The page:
Grade: A-

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Virtual screening courtesy of ~ Ginsberg/Libby PR

“ROADRUNNER: A FILM ABOUT ANTHONY BOURDAIN” IS IN SELECT THEATERS AS OF FRIDAY, JULY 16, 2021 // VOD/HBO MAX/CNN to follow.

REVIEW: “THE GOD COMMITTEE”(2021)

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Finally wrapping up my Tribeca Film Festival coverage with what was the highlight film of the festival for me – “THE GOD COMMITTEE”. The film delves deep with a look into a very different type of ‘committee’, one that makes the tough decisions on life and death every day. It also has a compelling backstory within it of not only the people’s whose lives these very transplants can change, but the people making the decisions as well aka ‘The God Committee’.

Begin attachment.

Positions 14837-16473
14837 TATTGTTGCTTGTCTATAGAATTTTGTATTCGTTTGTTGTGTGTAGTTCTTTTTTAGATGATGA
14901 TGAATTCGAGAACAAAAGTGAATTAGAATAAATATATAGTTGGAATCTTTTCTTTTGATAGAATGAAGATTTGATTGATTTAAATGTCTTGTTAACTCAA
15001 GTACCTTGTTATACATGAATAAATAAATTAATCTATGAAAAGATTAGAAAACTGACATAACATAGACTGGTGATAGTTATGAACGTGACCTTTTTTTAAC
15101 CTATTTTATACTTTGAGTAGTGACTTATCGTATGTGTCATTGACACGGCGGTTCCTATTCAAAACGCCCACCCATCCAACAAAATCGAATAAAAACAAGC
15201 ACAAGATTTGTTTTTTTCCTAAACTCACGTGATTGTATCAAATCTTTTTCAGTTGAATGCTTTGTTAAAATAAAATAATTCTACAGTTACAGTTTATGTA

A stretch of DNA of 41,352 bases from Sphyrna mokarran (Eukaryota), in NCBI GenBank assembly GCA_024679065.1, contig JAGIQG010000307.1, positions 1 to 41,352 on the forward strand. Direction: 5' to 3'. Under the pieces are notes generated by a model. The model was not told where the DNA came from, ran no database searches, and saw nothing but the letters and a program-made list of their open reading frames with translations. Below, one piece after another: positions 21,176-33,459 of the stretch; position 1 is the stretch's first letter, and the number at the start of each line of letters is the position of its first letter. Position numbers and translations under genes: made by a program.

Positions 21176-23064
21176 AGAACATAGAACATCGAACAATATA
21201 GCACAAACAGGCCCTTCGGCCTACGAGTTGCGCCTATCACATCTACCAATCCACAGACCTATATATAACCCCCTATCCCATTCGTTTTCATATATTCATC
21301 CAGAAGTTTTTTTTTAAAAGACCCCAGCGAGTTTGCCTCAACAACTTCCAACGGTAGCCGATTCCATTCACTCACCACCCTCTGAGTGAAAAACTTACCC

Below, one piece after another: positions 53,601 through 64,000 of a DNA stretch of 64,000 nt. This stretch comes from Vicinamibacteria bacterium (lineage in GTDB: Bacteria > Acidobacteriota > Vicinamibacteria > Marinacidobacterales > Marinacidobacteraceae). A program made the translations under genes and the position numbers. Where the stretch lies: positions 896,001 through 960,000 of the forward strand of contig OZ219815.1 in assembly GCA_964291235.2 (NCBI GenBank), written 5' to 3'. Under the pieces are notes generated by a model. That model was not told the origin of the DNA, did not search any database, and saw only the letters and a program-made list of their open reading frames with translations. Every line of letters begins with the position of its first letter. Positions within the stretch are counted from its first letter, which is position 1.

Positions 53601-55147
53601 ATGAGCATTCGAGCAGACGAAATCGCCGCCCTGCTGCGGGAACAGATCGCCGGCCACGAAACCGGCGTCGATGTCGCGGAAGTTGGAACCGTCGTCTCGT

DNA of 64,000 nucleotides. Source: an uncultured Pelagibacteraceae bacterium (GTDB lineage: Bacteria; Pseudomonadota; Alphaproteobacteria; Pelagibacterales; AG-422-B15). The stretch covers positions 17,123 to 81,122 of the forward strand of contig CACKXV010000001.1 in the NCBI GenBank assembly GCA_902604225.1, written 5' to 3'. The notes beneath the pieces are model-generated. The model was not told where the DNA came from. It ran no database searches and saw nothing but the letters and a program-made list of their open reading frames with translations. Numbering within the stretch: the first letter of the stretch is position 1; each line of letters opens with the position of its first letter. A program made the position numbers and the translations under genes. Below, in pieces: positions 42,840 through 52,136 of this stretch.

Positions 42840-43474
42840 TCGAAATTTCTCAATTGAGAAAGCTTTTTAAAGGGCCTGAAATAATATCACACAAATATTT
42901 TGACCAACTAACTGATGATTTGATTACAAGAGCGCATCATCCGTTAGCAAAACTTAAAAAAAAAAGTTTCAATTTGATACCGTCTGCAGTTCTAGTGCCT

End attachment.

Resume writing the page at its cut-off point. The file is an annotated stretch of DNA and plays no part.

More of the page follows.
As the film opens, a transplant patient dies just before their surgery is to begin, making a heart available, but with only an hour or so of viability to decide ‘The God Committee’, pits a group of doctors, nurses, specialists and yes, even a clergyman, against each other as they must decide who gets the heart from a pool of candidates. The Committee – which consists of: Father Dunbar (Colman Domingo), the lawyer turned clergyman; Dr. Allan Lau (Peter Y. Kim), the reticent one of the bunch who tries recusing himself from the decision; Nurse Wilkes (Patricia R. Floyd), probably the least biased one of the bunch; the aging, though hard-living chief surgeon Dr. Andre Boxer (Kelsey Grammar); the idealistic young doctor-with-a-secret Dr. Jordan Taylor (Julia Stiles), and lastly, the just lets-just-get-it-over-with bureaucratic hospital administrator, Dr. Valerie Gilroy (Janeane Garofalo). The crux of the story is the panel’s struggle on the decision making position process, taking us down a mean dive into the grimy and sometimes slimy world of unconditional ethics, along with the tension of the weighing of the needs of many, versus the needs of one. The debate here stems over whether to give a heart transplant to Trip (Maurizio Di Meo), a drug addict with a long history of recurring rehabs who coerced his girlfriend to terminate her pregnancy, or to Walter (Kyle Moore), a somewhat overweight doorman with a family to support or lastly, Janet Pike (Georgia Buchanan), an ornery, elderly woman who doesn’t like the idea of a transplant. The apparent no-brainer is complicated by the fact that Trip’s wealthy father Granger (Dan Hedaya), is dangling a $25 million donation for the hospital in front of the board if Trip is chosen. Well that and he also happens to be a potential investor in the heart surgeon’s Dr. Boxer’s private research.